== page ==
Penalties for closed meetings have bipartisan support

Del. Dan Morhaim,  D-Baltimore County, introduced a bill Thursday that grants additional enforcement powers to the Open Meetings Compliance Board, allowing it to levy fines and provide court testimony against government bodies that illegally deny people access to public events.

This bipartisan legislation, HB331, has 18 co-sponsors, including House Majority Leader Kumar Barve and 10 other Democrats and Minority Leader Tony O’Donnell and six other Republicans.

Barve said that Morhaim’s bill was a no-brainer.  “Why wouldn’t you support it?” he said, adding that government transparency was an “important issue” to address in this legislative session.

Penalties called necessary

Morhaim has said that financial penalties were necessary to increase compliance with the board’s rulings, which “tend to be ignored” by government officials since the board does not have the power to punish anyone.

When the board discovers the closure of a public meeting, the only thing it can do is to censure those responsible and write letters asking them to reform.  If that does not work, then the burden of enforcement rests on citizens excluded from public meetings, who must sue if they wish to challenge the legitimacy of policies created behind closed doors.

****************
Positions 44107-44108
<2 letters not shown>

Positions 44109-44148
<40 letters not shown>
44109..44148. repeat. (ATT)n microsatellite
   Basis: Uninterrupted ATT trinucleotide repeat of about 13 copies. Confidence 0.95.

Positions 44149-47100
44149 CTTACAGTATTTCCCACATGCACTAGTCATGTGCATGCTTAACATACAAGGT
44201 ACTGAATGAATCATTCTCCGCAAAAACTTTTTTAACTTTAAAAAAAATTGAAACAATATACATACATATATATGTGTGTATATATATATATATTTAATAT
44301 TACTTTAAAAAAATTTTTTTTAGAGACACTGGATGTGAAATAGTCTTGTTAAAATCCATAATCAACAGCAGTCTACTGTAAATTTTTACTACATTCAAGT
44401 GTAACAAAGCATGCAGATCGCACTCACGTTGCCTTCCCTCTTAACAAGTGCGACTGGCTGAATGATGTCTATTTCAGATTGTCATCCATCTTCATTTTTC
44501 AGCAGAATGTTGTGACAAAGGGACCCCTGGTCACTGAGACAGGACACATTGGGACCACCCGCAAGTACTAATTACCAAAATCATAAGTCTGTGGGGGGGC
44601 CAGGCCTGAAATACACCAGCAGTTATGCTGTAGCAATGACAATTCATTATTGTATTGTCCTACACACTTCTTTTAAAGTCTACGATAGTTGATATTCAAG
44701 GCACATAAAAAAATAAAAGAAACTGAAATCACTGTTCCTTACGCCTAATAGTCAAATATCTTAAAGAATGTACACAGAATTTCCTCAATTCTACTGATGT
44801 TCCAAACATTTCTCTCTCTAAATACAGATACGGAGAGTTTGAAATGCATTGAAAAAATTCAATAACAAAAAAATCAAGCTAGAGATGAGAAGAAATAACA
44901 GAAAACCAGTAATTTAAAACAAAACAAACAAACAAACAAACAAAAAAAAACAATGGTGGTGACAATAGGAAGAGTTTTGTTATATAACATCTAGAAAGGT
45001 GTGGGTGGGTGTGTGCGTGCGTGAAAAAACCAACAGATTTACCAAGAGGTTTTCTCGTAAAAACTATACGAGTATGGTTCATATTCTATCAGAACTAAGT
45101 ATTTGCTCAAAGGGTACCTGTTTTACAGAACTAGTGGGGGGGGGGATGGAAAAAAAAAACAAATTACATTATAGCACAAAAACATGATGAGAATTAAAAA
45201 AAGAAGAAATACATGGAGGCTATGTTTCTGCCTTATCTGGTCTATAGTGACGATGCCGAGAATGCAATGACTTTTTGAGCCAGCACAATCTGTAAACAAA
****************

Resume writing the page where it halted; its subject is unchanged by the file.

For decades, journalists and citzen activists have protested this state of affairs, but the Open Meetings Compliance Board has remained with no enforcement powers since its creation in 1991, when counties, municipalities and school boards came out in opposition to penalties for meeting closures.

Morhaim’s bill has the potential to change that.  If the bill passes, secretive public bodies could be fined as much as $10,000 for violations of the Open Meetings Act, a law which stipulates that anyone can attend and record a public meeting.

–Ilana Kowarski

About The Author

Len Lazarick

Len Lazarick was the founding editor and publisher of and is currently the president of its nonprofit corporation and chairman of its board He was formerly the State House bureau chief of the daily Baltimore Examiner from its start in April 2006 to its demise in February 2009. He was a copy editor on the national desk of the Washington Post for eight years before that, and has spent decades covering Maryland politics and government.

Support Our Work!

We depend on your support. A generous gift in any amount helps us continue to bring you this service.